Digital Mensch sein: Anthropologische und ethische Fragen neu gestellt

Techno-Gott

Die Digitalisierung stellt bekannte Denkmuster in Frage, wir nehmen den Umbruch wahr, ohne schon genau absehen zu können, wohin uns die Digitalisierung bringt. Dies gilt auch für die Religion und die Anthropologie. Was ist der Mensch? Wie müssen und können wir Menschen der digitalen Gesellschaft Gott denken? Vordenker im Silikon Valley sehen den Mensch nicht mehr als Geschöpf Gottes und Gott nicht mehr als Schöpfer, sondern der Mensch wird im Transhumanismus in der Verbindung mit Künstlicher Intelligenz selbst zu Gott.

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Volker Jung: „Digital Mensch bleiben“ – eine Rezension

Digital Mensch bleiben

Digital Mensch bleiben
Digital Mensch bleiben

Autonomes Fahren, Big Data, Cyborgs, Deep Learning – Volker Jung beherrscht das ABC der Digitalisierung und bleibt dabei nicht nur bei den ersten drei Buchstaben des Alphabets stehen.
Sein Buch „Digital Mensch bleiben“ gibt einen guten Überblick über die aktuellen ethischen und politischen Diskussionen zur Digitalisierung. Flüssig und gut lesbar – Fachbegriffe werden erklärt – erläutert der auf dem Buchrücken als EKD-Medienbischof titulierte hessen-nassauische Kirchenpräsident Volker Jung, welche Fragen die digitale Transformation für uns als Gesellschaft und als Einzelne bedeutet. „Volker Jung: „Digital Mensch bleiben“ – eine Rezension“ weiterlesen

Was sagt Augustinus zu Arbeit 4.0?

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“Die Diskussion um die Digitalisierung der Arbeitswelt wird überwiegend von der Wirtschaft dominiert. Die Kirchen müssen sich mehr einbringen und darauf achten, dass der Mensch im Mittelpunkt der Diskussion bleibt,”

so fasst der WDR mein heutiges Interview im Magazin Politikum zusammen. Zur Vorbereitung hatte ich mir einige Gedanken gemacht, welchen Beitrag Kirche und Theologie zum gesellschaftlichen Diskurs zur Digitalisierung in der Arbeitswelt leisten können.
Ich erlebe es, dass Digitalisierungsdebatten stark von der Wirtschaft getrieben werden, Digitalisierung verändert aber nicht nur das Wirtschaftsleben, sondern unsere Gesellschaft. Daher ist es wichtig, dass sich alle gesellschaftlichen Gruppen einbringen, also auch Gewerkschaften, Verbände, NGOs und auch die Kirchen.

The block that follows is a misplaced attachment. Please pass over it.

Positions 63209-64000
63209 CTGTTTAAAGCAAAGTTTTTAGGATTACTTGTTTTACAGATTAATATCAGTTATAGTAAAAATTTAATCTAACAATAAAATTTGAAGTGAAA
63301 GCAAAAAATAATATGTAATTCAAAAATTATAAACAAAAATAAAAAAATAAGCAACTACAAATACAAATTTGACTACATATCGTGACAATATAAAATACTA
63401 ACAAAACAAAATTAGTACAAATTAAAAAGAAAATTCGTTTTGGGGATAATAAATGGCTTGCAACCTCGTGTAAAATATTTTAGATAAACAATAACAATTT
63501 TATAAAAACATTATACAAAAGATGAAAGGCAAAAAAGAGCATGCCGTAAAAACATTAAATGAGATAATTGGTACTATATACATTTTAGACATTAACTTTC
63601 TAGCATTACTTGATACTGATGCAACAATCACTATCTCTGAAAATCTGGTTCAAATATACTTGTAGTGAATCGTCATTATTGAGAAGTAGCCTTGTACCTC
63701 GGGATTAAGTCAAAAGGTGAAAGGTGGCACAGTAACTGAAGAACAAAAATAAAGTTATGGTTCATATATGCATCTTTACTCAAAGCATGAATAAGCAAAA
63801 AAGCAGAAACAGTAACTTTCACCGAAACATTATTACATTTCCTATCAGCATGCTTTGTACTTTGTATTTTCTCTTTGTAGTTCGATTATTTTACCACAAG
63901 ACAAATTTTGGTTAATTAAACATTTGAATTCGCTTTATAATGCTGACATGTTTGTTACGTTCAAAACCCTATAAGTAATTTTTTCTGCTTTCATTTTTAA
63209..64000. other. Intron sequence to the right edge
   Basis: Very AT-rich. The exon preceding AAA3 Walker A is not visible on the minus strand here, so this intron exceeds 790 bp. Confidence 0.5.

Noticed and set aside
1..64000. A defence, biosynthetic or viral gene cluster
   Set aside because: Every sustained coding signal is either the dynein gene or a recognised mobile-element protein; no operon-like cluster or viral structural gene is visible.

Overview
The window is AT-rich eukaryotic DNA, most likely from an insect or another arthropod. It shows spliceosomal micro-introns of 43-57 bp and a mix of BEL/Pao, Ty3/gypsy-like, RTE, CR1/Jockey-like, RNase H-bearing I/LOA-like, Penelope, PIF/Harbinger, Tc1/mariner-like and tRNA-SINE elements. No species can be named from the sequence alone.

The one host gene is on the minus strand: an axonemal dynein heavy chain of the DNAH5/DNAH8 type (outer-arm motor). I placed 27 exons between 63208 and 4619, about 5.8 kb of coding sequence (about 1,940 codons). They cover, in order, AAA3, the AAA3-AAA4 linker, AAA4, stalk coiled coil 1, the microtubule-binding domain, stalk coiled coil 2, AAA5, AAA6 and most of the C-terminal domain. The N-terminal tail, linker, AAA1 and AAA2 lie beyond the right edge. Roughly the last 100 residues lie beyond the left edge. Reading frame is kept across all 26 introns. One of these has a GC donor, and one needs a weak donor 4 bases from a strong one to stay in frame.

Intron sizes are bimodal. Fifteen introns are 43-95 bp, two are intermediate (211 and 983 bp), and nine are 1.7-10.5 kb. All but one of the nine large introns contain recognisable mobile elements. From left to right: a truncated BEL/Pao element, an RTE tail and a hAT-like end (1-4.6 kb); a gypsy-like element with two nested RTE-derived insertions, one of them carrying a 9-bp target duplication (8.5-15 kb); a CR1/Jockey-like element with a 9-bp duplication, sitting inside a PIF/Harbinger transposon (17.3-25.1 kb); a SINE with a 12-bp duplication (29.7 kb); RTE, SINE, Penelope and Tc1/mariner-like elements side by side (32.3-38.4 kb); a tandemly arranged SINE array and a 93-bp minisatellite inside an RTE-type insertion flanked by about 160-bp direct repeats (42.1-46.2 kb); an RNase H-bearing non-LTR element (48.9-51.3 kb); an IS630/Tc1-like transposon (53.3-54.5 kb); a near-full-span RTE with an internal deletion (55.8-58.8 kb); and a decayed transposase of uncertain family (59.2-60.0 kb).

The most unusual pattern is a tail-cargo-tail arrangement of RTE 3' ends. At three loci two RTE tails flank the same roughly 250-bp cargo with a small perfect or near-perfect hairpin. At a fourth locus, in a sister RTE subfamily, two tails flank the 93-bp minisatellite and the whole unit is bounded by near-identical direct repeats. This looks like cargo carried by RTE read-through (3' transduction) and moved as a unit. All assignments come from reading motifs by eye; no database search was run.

Als Kirche können wir unser christliches Menschenbild einbringen, außerdem ist es spannend, unsere eigenen theologischen Traditionen neu bzw. wieder zu entdecken, manchmal gewinnen sie aufgrund der technischen Entwicklungen auf einmal noch eine weitere Bedeutung. „Was sagt Augustinus zu Arbeit 4.0?“ weiterlesen

Free Software? – It’s Anthropology, Stupid

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When I saw the call for papers, I submitted a proposal titled “The Anthropological Dimension of Free Software: a Philosophical Argument” as you can see in the announcement in the program.
Anthropology is the study of various aspects of humans within past and present societies. There are many cases one can make for Free Software but I believe if one is an advocate for or an opponent of Free Software ultimately depends on one’s idea of human beings – or anthroplogy.
I have to admit; sometimes I use Google and Google services.
We are having a family dinner in a nice restaurant, the food is marvelous, and I take out my cell phone and take a picture of the antipasti. When we are ready for dessert my phone vibrates, there is a notification from Google asking me to contribute my photo to the collection of the restaurant’s photos on Google maps and comment on the restaurant.
You all know what’s happened. Google knows my location, my photos are geo-tagged and uploaded to Google photos, Google uses this information to ask me for more information – and if I share my photo on Google maps and rate the restaurant, then I further contribute to Google’s world-wide knowledge. I will not focus on privacy issues but on the aspect of sharing. When asked, it is a reflex for many people to help. They freely give their information to Google without realizing that Google does not reciprocate by making this information available under a free license but controls who gets access to this information.

Sharing – in my opinion – is one of the most important aspects of the Internet economy. However, multinational companies ask for their users’ data and contributions to advance their own business interests, to improve their products or to enhance their services. However, they regard their users’ contribution as their property without any obligation to share these contributions under an open license.